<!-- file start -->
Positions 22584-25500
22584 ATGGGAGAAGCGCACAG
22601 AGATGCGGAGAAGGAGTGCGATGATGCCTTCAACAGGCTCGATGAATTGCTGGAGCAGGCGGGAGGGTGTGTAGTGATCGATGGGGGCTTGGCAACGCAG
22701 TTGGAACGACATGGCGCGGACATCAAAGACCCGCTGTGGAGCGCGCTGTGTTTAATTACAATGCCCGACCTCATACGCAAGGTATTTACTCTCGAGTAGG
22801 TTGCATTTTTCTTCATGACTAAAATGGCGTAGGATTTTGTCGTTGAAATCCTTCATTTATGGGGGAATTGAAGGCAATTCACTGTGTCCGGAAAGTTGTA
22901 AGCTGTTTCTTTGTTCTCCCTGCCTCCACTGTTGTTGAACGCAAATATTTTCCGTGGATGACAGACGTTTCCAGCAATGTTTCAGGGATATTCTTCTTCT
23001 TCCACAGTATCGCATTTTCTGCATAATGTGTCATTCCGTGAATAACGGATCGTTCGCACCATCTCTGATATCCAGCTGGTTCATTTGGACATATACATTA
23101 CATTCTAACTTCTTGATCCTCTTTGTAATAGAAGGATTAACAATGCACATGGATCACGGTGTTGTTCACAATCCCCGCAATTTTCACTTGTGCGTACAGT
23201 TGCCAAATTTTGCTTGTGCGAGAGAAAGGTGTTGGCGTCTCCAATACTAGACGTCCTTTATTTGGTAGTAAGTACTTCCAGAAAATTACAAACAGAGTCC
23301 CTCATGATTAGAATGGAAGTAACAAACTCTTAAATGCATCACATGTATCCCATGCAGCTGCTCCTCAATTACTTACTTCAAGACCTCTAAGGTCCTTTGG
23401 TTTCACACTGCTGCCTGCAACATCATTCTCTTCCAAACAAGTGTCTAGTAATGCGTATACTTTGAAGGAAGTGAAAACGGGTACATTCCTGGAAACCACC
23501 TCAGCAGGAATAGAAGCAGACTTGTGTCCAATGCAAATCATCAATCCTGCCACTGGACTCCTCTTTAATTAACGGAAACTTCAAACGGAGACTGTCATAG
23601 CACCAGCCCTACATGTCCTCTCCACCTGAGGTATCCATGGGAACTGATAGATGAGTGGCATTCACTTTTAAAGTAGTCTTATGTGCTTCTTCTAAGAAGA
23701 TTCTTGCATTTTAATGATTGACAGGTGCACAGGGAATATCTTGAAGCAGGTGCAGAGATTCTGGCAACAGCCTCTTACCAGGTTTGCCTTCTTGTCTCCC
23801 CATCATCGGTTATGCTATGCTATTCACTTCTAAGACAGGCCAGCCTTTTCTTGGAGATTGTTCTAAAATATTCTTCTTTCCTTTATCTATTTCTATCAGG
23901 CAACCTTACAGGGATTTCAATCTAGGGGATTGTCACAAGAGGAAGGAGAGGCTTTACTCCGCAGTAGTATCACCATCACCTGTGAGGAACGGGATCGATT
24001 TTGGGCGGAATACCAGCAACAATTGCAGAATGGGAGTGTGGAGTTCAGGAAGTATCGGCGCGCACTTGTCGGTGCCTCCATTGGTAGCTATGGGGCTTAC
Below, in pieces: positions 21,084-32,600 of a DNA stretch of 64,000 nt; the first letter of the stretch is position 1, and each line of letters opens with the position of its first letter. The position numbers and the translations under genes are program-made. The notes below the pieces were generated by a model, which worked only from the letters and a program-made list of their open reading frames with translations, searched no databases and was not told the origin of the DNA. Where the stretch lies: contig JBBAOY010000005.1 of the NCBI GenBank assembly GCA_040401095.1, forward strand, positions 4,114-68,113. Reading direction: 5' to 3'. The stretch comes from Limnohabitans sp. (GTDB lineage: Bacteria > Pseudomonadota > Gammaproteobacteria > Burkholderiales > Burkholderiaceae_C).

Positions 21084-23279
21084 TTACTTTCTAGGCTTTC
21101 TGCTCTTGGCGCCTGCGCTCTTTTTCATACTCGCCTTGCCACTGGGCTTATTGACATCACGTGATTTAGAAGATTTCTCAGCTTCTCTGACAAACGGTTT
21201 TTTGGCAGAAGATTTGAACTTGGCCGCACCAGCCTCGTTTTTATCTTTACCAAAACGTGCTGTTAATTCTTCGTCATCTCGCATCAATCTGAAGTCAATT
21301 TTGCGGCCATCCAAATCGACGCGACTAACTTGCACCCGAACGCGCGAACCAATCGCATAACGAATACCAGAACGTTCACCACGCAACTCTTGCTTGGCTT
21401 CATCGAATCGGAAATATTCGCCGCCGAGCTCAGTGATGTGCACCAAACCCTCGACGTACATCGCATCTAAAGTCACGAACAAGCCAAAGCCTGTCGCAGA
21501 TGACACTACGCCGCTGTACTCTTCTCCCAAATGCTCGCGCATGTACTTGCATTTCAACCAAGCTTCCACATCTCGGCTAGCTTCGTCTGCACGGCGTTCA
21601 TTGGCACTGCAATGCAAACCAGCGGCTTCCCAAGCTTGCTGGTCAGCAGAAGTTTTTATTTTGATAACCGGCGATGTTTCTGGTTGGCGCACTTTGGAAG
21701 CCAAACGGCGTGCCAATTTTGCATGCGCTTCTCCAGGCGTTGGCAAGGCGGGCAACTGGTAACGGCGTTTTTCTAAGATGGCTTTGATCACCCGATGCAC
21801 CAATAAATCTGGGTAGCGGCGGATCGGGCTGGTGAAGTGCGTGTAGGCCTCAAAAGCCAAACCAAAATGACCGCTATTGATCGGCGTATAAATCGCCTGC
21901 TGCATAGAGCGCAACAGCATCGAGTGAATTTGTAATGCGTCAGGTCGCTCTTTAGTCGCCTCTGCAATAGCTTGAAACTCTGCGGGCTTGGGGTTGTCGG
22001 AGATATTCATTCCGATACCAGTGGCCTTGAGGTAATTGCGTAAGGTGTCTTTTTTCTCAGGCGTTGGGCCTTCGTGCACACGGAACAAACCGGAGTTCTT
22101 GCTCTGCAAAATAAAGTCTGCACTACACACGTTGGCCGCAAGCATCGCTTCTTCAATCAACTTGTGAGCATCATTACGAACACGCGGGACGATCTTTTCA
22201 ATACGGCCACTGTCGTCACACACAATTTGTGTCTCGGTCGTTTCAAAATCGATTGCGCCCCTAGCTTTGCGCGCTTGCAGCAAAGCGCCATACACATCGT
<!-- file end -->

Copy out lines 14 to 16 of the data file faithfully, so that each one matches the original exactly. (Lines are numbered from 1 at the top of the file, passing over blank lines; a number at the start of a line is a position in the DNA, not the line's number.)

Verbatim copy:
23701 TTCTTGCATTTTAATGATTGACAGGTGCACAGGGAATATCTTGAAGCAGGTGCAGAGATTCTGGCAACAGCCTCTTACCAGGTTTGCCTTCTTGTCTCCC
23801 CATCATCGGTTATGCTATGCTATTCACTTCTAAGACAGGCCAGCCTTTTCTTGGAGATTGTTCTAAAATATTCTTCTTTCCTTTATCTATTTCTATCAGG
23901 CAACCTTACAGGGATTTCAATCTAGGGGATTGTCACAAGAGGAAGGAGAGGCTTTACTCCGCAGTAGTATCACCATCACCTGTGAGGAACGGGATCGATT